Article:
Indo-European languages

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Indo-European or Indo-Germanic languages highlighted in yellow

The Indo-European languages are languages believed to derive from a reconstructed language often referred to as the Proto-Indo-European language, argued to have been spoken by the Indo-Europeans.

Indo-Germanic

Indo-Germanic or Indo-German is the language ancestral to the Indo-European languages. Coined in 1810 by French-Danish geographer Conrad Malte-Brun (as "langues indo-germaniques" ) and popularized in German (as indogermanisch),[1][2] especially following J. Klapproth's 1823 Asia Polyglotta. At the time the term was coined, the Celtic languages were not yet considered Indo-European, and the Tocharian languages were not yet discovered; even after the inclusion of Celtic, Germanic remains the northwesternmost family (thanks to Icelandic).[1]

"In the middle of the 1st millennium BCE, Germanic tribes lived in southern Scandinavia and northern Germany. Their expansions and migrations from the 2nd century BCE onward are largely recorded in history. The oldest Germanic language of which much is known is the Gothic of the 4th century CE. Other languages include English, German, Dutch, Danish, Swedish, Norwegian, and Icelandic."[3]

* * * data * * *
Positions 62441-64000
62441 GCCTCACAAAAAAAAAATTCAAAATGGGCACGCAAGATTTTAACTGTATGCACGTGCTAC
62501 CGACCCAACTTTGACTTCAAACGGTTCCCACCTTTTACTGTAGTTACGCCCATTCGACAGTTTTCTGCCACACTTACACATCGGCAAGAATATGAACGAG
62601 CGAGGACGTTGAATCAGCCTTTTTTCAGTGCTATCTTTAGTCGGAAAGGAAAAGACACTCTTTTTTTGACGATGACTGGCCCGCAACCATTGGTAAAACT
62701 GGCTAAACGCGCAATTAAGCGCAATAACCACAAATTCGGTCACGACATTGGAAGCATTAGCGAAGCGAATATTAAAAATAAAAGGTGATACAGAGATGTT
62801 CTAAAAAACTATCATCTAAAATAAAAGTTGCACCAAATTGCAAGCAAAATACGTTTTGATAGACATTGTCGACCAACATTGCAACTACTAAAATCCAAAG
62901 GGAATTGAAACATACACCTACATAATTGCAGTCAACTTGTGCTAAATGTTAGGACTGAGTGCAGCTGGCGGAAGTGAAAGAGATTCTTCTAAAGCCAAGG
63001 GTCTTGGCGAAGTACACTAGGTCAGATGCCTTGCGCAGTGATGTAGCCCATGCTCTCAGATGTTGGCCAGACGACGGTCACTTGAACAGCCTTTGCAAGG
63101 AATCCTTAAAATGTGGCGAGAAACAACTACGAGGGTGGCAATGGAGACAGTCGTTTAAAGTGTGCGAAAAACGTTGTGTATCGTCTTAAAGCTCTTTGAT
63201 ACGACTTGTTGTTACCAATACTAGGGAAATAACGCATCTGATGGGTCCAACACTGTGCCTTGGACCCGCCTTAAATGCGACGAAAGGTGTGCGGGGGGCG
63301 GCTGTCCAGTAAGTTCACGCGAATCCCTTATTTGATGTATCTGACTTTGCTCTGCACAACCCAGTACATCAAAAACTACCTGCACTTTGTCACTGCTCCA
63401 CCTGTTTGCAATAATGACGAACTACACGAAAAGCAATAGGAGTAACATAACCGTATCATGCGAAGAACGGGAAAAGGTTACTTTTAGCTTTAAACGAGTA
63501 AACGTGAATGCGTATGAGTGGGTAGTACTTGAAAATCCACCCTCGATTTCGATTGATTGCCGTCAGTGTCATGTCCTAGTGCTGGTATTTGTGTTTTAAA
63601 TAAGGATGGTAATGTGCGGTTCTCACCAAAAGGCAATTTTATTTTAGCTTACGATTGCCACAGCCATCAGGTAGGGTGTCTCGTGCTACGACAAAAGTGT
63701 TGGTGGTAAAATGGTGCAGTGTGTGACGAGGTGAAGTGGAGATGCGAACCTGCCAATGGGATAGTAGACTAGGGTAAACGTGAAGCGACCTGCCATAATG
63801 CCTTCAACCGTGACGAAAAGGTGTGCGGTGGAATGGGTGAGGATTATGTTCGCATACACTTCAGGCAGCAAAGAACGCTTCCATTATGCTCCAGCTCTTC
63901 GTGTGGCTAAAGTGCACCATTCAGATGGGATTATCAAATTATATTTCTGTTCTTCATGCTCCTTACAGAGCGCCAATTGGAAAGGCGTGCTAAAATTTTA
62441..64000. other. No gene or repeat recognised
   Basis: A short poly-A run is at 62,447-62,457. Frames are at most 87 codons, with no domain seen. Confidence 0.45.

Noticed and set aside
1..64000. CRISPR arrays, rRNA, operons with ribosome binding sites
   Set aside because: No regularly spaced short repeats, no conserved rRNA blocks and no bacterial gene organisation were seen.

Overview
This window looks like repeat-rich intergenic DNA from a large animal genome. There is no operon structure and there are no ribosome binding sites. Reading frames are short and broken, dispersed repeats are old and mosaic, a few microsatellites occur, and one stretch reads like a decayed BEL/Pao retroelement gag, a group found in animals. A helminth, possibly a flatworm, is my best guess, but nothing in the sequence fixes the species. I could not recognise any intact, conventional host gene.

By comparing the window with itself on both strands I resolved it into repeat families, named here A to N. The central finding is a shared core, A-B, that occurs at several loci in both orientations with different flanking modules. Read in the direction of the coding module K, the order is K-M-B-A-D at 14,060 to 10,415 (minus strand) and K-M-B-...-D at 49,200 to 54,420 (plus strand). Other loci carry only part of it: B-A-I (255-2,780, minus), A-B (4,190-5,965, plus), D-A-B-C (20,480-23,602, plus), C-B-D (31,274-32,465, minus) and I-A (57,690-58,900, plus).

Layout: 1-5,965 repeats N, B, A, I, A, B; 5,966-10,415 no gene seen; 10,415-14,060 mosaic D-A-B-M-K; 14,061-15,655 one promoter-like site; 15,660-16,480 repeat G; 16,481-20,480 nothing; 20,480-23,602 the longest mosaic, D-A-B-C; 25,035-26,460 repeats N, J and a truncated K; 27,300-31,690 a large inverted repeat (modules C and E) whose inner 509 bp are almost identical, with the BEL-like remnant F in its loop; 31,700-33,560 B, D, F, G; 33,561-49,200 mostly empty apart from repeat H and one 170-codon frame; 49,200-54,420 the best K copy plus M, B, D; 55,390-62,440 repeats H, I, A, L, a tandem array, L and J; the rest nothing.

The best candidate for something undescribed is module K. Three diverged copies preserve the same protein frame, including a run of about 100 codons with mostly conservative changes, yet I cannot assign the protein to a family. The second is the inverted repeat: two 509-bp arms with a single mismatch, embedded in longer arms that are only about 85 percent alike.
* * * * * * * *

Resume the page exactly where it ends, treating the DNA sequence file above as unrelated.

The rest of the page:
Literature

  • F. Norman: "Indo-European" and "Indo-Germanic", in: "The Modern Language Review", Vol. 24, No. 3, July 1929, pp. 313-32

External links

Encyclopedias

References

  1. 1.0 1.1 Winfred P. Lehmann, Historical Linguistics: An Introduction, 2013, page 67: "Since the Germanic family is located farthest to the north and west, many scholars, especially in Germany, label the family Indo-Germanic by the designation proposed in 1810 by Conrad Malte-Brun."
  2. The Oxford Introduction to Proto-Indo-European, 2006
  3. Encyclopedia Britannica: Indo-European languages